As per 14th Finance Commission, states’ share in the divisible pool was increased from 32% to 42%. But actually, states got only 35% as Centre collected more revenues through surcharges and cess where states have no share. But in the last two years, it was almost reduced to less than 30% with an increase of revenue collection by the Centre through surcharges and cess.

According to the 15th Finance Commission’s recommendations, the Centre is supposed to share 41% of revenue with the states. Here, the situation continues to be grim. The budgeted figure for 2022-23 numbers put the share of states in gross tax revenue at 29.6%. This establishes that the present Central government is anti-federal and the budget is contractionary.

Though, the allocation towards Centrally Sponsored Schemes (CSS) has increased by 6.6% from a revised estimate of Rs 4,15,351 crore in 2021-22 to Rs 4,42,781 crore in 2022-23. There will be no rise in real terms. The decline in Finance commission grants by 9% from previous fiscal but only 6% rise in Centrally Sponsored Schemes (CSS) and other grants rising by 34.3% shows that the centre wants to centralise resources distribution power at its hands as other grants at its mercy.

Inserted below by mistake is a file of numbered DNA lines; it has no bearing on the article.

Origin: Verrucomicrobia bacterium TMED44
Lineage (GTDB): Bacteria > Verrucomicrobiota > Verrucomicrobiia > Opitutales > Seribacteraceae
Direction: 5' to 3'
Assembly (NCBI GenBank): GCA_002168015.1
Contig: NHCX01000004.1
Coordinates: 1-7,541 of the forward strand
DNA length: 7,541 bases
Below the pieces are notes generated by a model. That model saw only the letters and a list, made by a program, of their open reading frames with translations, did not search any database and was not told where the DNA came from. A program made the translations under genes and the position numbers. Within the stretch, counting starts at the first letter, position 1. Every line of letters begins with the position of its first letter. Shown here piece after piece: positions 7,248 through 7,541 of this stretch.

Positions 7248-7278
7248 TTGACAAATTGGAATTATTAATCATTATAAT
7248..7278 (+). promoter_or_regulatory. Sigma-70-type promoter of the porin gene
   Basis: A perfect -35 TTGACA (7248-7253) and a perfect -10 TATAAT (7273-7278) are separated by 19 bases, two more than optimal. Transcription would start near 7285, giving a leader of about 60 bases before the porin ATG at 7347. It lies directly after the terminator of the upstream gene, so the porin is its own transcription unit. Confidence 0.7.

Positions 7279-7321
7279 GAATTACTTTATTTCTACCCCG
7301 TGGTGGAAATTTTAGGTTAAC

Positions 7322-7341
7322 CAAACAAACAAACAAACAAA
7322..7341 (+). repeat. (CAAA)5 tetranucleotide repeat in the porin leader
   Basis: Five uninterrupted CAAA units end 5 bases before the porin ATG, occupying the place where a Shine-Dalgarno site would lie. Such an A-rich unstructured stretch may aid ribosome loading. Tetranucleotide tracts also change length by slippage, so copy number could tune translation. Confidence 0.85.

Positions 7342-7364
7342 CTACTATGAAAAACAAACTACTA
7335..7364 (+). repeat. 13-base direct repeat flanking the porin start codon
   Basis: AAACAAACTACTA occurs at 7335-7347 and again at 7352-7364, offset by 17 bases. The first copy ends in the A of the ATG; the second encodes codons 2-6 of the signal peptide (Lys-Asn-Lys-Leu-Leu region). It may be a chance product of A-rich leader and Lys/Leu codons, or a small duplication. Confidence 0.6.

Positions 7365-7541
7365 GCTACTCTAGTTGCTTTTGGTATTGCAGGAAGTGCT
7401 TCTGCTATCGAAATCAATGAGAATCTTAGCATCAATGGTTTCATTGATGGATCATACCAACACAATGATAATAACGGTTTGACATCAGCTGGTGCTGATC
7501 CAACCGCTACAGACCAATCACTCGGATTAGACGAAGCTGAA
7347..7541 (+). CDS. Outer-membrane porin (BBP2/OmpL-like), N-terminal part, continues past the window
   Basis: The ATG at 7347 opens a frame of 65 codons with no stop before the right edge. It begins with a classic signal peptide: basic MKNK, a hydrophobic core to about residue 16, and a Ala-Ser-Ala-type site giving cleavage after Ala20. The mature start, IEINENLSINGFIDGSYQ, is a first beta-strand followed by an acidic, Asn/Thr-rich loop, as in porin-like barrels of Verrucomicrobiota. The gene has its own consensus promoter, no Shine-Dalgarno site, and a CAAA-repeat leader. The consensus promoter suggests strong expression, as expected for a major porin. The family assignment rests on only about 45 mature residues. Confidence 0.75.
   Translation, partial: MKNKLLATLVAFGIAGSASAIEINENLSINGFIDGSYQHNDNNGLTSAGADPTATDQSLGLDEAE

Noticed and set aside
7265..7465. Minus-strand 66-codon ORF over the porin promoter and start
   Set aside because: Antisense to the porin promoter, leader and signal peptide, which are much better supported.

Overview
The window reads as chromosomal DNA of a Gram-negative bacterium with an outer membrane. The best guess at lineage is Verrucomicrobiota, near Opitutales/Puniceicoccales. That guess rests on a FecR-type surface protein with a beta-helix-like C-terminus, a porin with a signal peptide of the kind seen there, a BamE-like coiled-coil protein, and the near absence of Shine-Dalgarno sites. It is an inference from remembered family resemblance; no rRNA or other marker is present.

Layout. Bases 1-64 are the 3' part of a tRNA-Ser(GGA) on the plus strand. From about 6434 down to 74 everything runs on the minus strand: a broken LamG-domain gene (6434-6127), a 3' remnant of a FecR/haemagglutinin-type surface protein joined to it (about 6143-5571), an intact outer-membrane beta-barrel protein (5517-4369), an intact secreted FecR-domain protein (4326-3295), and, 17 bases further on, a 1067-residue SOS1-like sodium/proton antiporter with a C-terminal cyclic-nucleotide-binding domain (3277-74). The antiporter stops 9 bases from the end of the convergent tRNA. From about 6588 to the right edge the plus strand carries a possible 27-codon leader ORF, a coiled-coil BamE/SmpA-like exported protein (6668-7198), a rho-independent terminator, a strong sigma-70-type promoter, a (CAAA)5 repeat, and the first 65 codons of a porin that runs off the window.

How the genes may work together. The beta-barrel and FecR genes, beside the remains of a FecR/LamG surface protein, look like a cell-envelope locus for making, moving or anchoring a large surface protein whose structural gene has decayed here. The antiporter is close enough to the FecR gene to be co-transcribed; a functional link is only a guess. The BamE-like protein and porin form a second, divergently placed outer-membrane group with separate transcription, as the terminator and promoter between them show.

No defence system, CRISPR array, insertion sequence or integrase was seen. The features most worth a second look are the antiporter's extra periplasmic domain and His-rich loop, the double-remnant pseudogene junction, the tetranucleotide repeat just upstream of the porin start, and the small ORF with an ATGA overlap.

Other grants include — disaster management grants, sector-specific grants, sectoral grants for health, school education, higher education, implementation of agricultural reforms, maintenance of PMGSY roads, and judiciary.

The Budget decision to significantly increase financial assistance to states for capital spending is yet another move in this direction. This hike from Rs 15,000 crores for 2021-22 revised estimates to Rs 1 lakh crore (in the form of 50-year interest-free loans over and above normal borrowing to states) is an effort to nudge states to divert greater resources towards capital spending. But many other important expenditures benefiting states have been cut.

Another virulent attack on our federal structure to weaken the state government is that from April 2022 government has decided that money for 100% of central schemes is likely to go directly to beneficiaries from April. The Centre plans to directly transfer 100% centrally funded schemes of Rs 500 crore or more, such as Bharat net, Namami Gange-National Ganga Plan, metro projects, LPG connection to poor households, crop insurance, labour welfare schemes etc., from April 1, dropping state mediaries to ensure better compliance.

The central government wants that people should give credit to the Central government for central schemes. Though the centre collects taxes from people of states, Centre wants to take credit out of this and wants to centralise power. But the Centre should see how the efficiency of states rises.

( To be continued)



*The author is an Odisha-based eminent columnist/economist and social thinker. He can be reached through e-mail at [email protected]

DISCLAIMER: The views expressed in the article are solely those of the author and do not in any way represent the views of Sambad English